The bill has set the parameters on how to exercise the emergency powers, but projects to be rolled out under a Traffic Crisis Action and Decongestion Plan would be limited to those indicated in the short-term Three-year Rolling Infrastructure Program submitted by various agencies and already approved by National Economic and Development Authority and the long-term Roadmap for Transport Infrastructure Development for Greater Metro Manila dubbed the "Dream Plan" and the Roadmap Study for Sustainable Development for Metro Cebu prepared by the Japan International Cooperation Agency. Programs and projects under the Traffic Crisis Action and Decongestion Plan include rationalizing routes of public utility vehicles, creating a uniform Traffic Code that will harmonize all laws related to traffic management, managing the volume of users in gateway seaports and airports to aid decongestion, identifying "friendship routes" and opening of private roads, modifying, revising, amending, suspending or revoking franchises, clearing sidewalks, imposing a moratorium on construction of mixed-use developments on main avenues, developing the Clark International Airport in Pampanga, and recommending on whether to buyout MRT-3 or to commence negotiations and procurement of maintenance contract that will be coterminous with the MRT concession period in 2025, among others.

Metro Manila and cities near the capital and Metro Cebu are covered by emergency powers. The Traffic Crisis Manager may also implement systems and mechanisms in other areas such as Davao, Cagayan de Oro and other highly urbanized cities and municipalities that are suffering from a land traffic crisis based on an existing master transportation plan specific to those areas.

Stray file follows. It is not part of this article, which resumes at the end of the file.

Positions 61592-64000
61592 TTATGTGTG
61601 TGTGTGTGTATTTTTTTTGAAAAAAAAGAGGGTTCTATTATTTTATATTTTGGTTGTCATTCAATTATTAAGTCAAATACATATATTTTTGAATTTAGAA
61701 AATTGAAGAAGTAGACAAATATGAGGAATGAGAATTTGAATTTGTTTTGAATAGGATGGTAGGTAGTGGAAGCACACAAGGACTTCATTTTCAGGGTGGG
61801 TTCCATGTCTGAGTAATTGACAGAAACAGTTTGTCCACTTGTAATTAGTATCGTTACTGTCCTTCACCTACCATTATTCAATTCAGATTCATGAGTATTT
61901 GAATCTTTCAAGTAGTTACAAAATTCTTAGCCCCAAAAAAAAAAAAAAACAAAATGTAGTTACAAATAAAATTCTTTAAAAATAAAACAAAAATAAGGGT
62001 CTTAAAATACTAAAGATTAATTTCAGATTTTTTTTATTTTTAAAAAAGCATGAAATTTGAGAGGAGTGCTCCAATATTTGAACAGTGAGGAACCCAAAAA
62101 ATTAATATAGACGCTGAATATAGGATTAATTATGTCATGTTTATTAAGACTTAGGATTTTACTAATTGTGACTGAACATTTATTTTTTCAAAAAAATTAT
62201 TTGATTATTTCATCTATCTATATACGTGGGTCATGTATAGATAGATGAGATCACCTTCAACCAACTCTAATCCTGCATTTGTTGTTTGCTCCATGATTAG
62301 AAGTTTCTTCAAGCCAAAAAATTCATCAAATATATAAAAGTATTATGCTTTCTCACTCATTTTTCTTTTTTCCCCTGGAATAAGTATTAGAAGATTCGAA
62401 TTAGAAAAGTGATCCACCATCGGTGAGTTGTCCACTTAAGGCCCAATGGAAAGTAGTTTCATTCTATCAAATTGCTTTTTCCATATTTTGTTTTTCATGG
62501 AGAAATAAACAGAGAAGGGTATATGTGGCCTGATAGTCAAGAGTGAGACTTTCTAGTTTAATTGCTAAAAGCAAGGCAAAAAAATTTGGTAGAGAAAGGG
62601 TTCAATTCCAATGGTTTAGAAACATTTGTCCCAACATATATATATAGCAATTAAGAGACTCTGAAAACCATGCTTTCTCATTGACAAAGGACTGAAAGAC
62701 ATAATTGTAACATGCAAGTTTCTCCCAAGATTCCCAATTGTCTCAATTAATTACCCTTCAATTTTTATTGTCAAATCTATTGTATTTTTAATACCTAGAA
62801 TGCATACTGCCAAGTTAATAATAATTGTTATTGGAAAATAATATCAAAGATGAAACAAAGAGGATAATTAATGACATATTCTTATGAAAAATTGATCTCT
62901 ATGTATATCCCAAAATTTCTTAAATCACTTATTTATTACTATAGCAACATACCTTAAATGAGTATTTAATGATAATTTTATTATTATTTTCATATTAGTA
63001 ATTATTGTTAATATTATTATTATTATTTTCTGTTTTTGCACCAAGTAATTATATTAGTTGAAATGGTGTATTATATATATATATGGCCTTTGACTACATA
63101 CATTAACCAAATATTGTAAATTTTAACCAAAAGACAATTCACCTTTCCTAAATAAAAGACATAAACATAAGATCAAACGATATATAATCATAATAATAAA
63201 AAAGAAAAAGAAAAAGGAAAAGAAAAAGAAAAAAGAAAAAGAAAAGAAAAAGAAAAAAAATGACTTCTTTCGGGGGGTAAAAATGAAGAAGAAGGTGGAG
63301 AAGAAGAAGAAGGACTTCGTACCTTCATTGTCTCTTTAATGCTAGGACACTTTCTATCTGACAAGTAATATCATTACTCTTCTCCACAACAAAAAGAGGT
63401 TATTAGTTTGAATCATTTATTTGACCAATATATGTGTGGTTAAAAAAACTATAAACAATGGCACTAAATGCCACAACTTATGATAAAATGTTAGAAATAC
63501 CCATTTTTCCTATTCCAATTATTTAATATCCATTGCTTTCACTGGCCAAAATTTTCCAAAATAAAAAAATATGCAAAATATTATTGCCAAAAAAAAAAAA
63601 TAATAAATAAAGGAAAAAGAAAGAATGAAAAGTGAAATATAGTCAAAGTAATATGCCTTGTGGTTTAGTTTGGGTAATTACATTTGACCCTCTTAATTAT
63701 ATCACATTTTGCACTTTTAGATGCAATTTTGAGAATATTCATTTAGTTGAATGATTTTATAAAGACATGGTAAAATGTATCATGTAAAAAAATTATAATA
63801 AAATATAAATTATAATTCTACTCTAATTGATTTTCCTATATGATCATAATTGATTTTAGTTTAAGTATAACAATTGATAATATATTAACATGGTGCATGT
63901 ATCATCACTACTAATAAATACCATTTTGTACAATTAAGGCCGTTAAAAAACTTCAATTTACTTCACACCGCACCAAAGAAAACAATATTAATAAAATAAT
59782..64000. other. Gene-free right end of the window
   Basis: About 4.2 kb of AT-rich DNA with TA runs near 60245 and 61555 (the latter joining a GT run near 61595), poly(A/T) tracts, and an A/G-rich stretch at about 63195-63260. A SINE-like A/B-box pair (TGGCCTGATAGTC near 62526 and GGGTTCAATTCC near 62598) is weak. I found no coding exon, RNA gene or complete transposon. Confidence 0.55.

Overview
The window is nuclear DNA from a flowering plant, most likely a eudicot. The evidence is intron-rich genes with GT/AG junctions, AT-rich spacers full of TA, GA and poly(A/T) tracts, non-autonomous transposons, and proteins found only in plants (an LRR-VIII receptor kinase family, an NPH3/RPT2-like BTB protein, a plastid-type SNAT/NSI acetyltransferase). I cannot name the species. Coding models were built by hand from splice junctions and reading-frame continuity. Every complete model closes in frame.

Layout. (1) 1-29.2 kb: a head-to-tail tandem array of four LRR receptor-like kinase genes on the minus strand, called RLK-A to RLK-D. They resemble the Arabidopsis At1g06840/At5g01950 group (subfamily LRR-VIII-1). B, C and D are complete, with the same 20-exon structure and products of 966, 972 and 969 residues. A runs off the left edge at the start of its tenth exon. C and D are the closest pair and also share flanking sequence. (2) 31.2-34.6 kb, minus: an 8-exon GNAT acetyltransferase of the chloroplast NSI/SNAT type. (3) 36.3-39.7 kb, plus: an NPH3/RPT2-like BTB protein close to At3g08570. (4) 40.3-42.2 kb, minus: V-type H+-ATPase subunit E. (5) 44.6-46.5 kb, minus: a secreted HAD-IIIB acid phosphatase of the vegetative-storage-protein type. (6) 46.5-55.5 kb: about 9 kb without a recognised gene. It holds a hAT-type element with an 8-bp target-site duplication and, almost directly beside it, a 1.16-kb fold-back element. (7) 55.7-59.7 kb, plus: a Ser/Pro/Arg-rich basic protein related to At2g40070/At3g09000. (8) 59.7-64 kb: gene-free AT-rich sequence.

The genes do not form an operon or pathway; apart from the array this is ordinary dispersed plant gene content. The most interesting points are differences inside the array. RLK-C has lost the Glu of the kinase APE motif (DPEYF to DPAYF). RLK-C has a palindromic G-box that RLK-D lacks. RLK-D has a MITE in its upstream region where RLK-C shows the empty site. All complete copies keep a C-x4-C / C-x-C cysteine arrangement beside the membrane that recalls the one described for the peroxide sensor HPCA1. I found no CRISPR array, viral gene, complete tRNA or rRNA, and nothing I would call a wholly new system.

The emergency powers, if approved, shall be valid and effective until the next adjournment of Congress-or in June 2019-unless sooner withdrawn by Congress.

Except for the Supreme Court, lower courts are barred from issuing temporary restraining order or preliminary injunction against the government in implementing the projects under the expanded powers.

One of the key anti-corruption features of the emergency powers bill is the creation of a freedom of information portal that would contain projects, funding and status of projects to keep the public aware as to how the Executive is exercising such powers.

To ensure that projects are closely monitored, a joint congressional oversight panel will be created composed of the Senate Public Services Committee and the House Transportation Committee, with two members each from the Senate and the House of Representatives. The Traffic Crisis Manager is required to submit regular reports to the joint oversight panel on the efficiency and effectiveness of the projects.

Under the expanded powers bill, the contracts shall be awarded only to contractors with proven competence and experience, qualified personnel, sufficient and reliable equipment and facilities and adequate capitalization.

The bill also promotes use of alternative forms of working such as telecommuting, carpooling and ride-sharing schemes, flexible working hours and school days and staggered schedules of attendance.

The bill is a consolidation of various measures filed by Senate President Pro-Tempore Franklin Drilon and Senators Joseph Victor Ejercito, Alan Peter Cayetano and Sherwin Gatchalian. The committee also took into consideration inputs from all concerned government agencies, the academe, and stakeholders; and recommendations from transportation and urban planning experts.